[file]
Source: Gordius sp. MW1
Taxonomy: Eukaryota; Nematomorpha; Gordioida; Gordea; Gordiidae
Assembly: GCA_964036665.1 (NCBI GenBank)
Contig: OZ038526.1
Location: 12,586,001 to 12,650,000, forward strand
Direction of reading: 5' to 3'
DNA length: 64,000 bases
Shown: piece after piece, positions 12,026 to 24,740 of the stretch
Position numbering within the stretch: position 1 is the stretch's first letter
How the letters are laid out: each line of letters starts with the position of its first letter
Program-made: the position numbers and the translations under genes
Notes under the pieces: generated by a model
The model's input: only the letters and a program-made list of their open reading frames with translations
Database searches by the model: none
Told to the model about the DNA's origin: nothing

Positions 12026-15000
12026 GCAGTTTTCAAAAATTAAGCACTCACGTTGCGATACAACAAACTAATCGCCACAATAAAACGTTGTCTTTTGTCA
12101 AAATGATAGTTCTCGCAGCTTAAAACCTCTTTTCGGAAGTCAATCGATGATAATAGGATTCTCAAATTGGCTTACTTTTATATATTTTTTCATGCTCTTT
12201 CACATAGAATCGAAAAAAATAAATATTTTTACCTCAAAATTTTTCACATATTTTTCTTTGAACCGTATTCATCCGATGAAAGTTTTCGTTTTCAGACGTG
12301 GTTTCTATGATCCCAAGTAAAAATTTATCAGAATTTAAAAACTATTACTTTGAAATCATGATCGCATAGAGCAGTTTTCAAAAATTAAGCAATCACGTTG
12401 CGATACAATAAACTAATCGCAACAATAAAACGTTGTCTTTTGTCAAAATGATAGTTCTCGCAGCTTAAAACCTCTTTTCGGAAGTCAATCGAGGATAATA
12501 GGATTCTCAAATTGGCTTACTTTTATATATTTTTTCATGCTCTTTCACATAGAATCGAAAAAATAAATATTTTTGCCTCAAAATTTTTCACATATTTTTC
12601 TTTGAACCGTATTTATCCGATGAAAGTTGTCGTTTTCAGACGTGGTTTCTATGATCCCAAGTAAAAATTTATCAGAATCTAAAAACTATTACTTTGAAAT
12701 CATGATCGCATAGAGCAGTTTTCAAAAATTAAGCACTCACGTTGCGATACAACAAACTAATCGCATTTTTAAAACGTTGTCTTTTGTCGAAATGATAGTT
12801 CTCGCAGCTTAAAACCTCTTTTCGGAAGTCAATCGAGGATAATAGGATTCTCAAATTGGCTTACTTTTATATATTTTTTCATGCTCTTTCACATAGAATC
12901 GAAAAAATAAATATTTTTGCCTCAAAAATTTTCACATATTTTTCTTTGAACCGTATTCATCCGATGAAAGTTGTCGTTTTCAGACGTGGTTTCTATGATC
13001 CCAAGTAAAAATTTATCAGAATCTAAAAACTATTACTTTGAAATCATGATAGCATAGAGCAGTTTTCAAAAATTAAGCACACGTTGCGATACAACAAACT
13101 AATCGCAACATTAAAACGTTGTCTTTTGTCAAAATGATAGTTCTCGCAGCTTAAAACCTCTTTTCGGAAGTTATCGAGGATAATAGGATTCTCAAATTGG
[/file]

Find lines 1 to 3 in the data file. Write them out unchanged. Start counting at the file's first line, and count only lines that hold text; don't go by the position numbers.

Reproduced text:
Source: Gordius sp. MW1
Taxonomy: Eukaryota; Nematomorpha; Gordioida; Gordea; Gordiidae
Assembly: GCA_964036665.1 (NCBI GenBank)